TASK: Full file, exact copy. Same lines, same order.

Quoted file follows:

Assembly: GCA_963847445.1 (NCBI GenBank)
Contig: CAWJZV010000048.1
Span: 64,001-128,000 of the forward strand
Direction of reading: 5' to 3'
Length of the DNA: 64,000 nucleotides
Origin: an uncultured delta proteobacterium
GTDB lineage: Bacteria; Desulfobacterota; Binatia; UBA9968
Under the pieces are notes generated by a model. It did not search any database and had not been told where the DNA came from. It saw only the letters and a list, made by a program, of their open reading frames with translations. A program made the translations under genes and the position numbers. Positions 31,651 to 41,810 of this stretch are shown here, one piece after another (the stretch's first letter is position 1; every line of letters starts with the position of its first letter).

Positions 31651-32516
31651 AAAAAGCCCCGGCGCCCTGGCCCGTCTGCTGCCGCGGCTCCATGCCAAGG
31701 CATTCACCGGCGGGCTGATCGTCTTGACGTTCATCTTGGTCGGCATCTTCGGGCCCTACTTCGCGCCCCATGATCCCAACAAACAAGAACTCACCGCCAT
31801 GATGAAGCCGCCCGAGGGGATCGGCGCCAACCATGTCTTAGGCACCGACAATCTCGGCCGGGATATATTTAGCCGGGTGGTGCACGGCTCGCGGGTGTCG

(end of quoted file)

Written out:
Assembly: GCA_963847445.1 (NCBI GenBank)
Contig: CAWJZV010000048.1
Span: 64,001-128,000 of the forward strand
Direction of reading: 5' to 3'
Length of the DNA: 64,000 nucleotides
Origin: an uncultured delta proteobacterium
GTDB lineage: Bacteria; Desulfobacterota; Binatia; UBA9968
Under the pieces are notes generated by a model. It did not search any database and had not been told where the DNA came from. It saw only the letters and a list, made by a program, of their open reading frames with translations. A program made the translations under genes and the position numbers. Positions 31,651 to 41,810 of this stretch are shown here, one piece after another (the stretch's first letter is position 1; every line of letters starts with the position of its first letter).

Positions 31651-32516
31651 AAAAAGCCCCGGCGCCCTGGCCCGTCTGCTGCCGCGGCTCCATGCCAAGG
31701 CATTCACCGGCGGGCTGATCGTCTTGACGTTCATCTTGGTCGGCATCTTCGGGCCCTACTTCGCGCCCCATGATCCCAACAAACAAGAACTCACCGCCAT
31801 GATGAAGCCGCCCGAGGGGATCGGCGCCAACCATGTCTTAGGCACCGACAATCTCGGCCGGGATATATTTAGCCGGGTGGTGCACGGCTCGCGGGTGTCG